Japan is also one of the most active players in the APAC region, with Prime Minister Abe spearheading the Osaka Declaration and the idea of ‘Data Free Flow with Trust’, to create a set of global rules governing the free flow of cross-border data backed by strong data protection and cyber security measures. This is in line with Japan’s idea of ‘Society 5.0’, a super-smart society where big data, AI, and the internet of things innovate to grow the economy and resolve social issues. This is in some contrast to Vietnam – the next country that we will examine in our series.
Authored by the Ikigai team.
 Act on the Protection of Personal Information (as amended in 2016), available at https://www.ppc.go.jp/files/pdf/Act_on_the_Protection_of_Personal_Information.pdf
 Article 3, APPI.
 See Personal Information Protection Commission, Japan, Roles and Responsibilities, available at https://www.ppc.go.jp/en/aboutus/roles/.
 The details of the proposed amendment to the APPI can be found here. For further information, see Hiroyuki Tanaka et al, Analysis of Cabinet of Japan’s approved bill to amend APPI (March 2020), IAPP, available at https://iapp.org/news/a/analysis-of-japans-approved-bill-to-amend-the-appi/.
 The Act defines business operators as persons who provide a personal information database for use in business. See Article 2(5), APPI.
 Article 2(5), APPI.
 Article 7, APPI
 Library of Congress, Online Privacy: Japan (2017), available at https://www.loc.gov/law/help/online-privacy-law/2017/japan.php#_ftn15.
 Article 17(1), APPI. Notably, the Act does not define ‘deceit’ or ‘other improper means’.
 Article 17(2), APPI.
 Article 15, APPI
 Article 16, APPI
 As per PPC Guidelines, the appropriate method of announcing the utilization purpose to the public could be through the business operator’s website, such that an individual can easily find the utilization purpose before submitting their personal data. See DLA Piper, Data Protection Laws of the World: Japan (2020), available at https://www.dlapiperdataprotection.com/system/modules/za.co.heliosdesign.dla.lotw.data_protection/functions/handbook.pdf?country-1=JP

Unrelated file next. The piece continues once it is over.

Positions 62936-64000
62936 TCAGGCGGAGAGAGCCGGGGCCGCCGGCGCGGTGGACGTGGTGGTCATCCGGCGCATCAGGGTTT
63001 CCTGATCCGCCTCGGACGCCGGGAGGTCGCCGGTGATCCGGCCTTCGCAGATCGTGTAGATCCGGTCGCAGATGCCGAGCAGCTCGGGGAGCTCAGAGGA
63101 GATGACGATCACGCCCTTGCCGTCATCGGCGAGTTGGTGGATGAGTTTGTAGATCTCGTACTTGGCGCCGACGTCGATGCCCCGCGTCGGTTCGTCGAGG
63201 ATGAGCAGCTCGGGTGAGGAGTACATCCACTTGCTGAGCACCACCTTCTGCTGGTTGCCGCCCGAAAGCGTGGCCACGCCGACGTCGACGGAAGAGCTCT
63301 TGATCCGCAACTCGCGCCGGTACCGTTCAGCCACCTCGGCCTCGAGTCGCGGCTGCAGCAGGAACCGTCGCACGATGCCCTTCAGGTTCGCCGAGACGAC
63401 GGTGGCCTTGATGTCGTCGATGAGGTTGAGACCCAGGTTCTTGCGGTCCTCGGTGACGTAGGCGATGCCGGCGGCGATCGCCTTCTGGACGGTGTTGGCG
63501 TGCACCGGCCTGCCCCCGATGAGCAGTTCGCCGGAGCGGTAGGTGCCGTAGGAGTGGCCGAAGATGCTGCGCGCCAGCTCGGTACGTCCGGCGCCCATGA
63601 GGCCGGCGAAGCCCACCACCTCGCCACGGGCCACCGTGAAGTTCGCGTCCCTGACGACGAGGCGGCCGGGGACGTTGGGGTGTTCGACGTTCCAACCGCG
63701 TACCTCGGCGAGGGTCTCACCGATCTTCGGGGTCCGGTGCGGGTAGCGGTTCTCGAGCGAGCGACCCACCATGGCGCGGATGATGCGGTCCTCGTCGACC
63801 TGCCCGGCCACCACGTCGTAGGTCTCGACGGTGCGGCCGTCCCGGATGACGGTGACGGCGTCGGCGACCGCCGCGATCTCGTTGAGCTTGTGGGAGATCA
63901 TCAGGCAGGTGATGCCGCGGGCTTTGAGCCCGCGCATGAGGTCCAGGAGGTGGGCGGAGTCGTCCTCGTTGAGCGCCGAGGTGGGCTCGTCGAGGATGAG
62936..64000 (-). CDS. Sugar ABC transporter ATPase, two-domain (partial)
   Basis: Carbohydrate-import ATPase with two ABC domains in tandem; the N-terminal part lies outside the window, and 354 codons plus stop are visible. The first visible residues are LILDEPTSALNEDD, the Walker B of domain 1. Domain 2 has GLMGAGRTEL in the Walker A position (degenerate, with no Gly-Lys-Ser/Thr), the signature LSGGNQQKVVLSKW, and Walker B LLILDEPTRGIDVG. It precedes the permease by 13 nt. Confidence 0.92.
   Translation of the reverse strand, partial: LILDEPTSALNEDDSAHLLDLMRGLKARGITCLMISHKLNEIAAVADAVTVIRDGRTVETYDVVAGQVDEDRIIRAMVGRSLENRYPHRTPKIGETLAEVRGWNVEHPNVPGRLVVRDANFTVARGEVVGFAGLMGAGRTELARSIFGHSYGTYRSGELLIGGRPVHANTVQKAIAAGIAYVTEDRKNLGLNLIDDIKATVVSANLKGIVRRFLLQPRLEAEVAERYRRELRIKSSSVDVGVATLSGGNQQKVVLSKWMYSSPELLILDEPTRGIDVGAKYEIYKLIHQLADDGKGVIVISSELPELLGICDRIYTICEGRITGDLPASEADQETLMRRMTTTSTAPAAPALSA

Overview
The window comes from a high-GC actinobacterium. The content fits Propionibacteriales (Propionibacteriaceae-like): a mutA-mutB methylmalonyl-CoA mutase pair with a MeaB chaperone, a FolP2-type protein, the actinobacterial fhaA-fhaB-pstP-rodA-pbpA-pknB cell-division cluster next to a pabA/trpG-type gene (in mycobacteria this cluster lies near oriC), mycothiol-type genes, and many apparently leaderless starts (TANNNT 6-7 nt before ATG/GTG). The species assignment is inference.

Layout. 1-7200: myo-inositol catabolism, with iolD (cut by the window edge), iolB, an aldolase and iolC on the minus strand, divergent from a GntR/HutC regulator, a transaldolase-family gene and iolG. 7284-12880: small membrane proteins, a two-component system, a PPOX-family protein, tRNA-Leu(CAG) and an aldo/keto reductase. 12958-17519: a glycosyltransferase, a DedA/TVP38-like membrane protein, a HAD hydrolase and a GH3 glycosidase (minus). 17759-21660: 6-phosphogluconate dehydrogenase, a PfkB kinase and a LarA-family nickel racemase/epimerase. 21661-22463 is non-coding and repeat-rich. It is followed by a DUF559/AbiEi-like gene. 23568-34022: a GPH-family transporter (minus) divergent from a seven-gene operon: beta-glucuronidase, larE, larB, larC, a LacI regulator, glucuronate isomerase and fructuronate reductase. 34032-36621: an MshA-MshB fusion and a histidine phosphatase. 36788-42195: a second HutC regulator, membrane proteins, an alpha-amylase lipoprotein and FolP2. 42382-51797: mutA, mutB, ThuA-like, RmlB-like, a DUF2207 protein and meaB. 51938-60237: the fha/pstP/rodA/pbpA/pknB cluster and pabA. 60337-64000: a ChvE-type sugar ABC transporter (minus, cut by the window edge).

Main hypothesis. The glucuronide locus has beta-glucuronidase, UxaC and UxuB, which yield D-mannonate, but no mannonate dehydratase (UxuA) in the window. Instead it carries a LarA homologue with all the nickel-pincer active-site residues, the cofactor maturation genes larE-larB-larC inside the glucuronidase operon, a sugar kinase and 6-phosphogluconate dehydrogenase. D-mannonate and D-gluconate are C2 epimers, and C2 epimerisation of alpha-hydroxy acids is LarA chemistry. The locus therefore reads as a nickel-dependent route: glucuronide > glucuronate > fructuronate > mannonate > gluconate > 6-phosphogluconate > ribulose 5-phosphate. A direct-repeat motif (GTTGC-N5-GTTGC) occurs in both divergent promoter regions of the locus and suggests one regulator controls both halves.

Article 18, APPI.
 Article 19, APPI.
 Article 23(1), APPI.
 Article 23(2), APPI.
 Article 19, APPI.
 Article 20, APPI.
 Articles 25 and 26, APPI.
 Articles 27 and 29, APPI.
 Article 28, APPI.
 Article 30, APPI
 Deloitte, Unity in Diversity: The Asia Pacific Privacy Guide (2019), available at https://www2.deloitte.com/content/dam/Deloitte/nz/Documents/risk/apac-privacy-guide-interactive.pdf.
 IAPP, supra note 4.
 Article 24, APPI
 European Commission, European Commission adopts adequacy decision on Japan, creating the world’s largest area of safe data flows (2019), available at https://ec.europa.eu/commission/presscorner/detail/en/IP_19_421
 The decision was taken under Article 24, APPI. See PPC, The framework for mutual and smooth transfer of personal data between Japan and the European Union has come into force (2019), available at https://www.ppc.go.jp/en/aboutus/roles/international/cooperation/20190123/
 Deloitte, supra note 25.
 Article 35, APPI.
 Articles 47 and 52, APPI
 Article 61(ii), APPI.
 Article 42(1), APPI.
 Article 42(2), APPI.
 Articles 9 and 13, APPI.
 Article 83, APPI
 Articles 84 and 85, APPI.
 Act on the Interception of Communications. See Permanent Mission of Japan, Information for OHCHR relating to “The right to privacy in a digital age” (2014), available at https://www.ohchr.org/Documents/Issues/Privacy/Japan.pdf. See also, UNODC, Current practices in electronic surveillance in the investigation of serious and organized crime (2009), available at https://www.unodc.org/documents/organized-crime/Law-Enforcement/Electronic_surveillance.pdf.
 Police can use wiretapping devices to decrypt and record at prefectural HQs across Japan from June, Japan Times (April 2019), available at, https://www.japantimes.co.jp/news/2019/04/25/national/crime-legal/police-can-use-wiretapping-devices-decrypt-record-prefectural-hqs-across-japan-june/#.XqswLpMzY_U
 Sections 106-113, Code of Criminal Procedure of 1948, available at http://www.japaneselawtranslation.go.jp/law/detail/?printID=&ft=2&re=02&dn=1&yo=criminal&ia=03&x=0&y=0&ky=&page=2&vm=02.
 Masumi Koizumi, Japan’s pitch for free data flows ‘with trust’ faces uphill battle at G20 amid ‘splinternet’ fears, Japan Times (June 2019), available at https://www.japantimes.co.jp/news/2019/06/27/business/tech/japans-pitch-free-data-flows-trust-faces-uphill-battle-g20-amid-splinternet-fears/#.XqsznJMzY_U.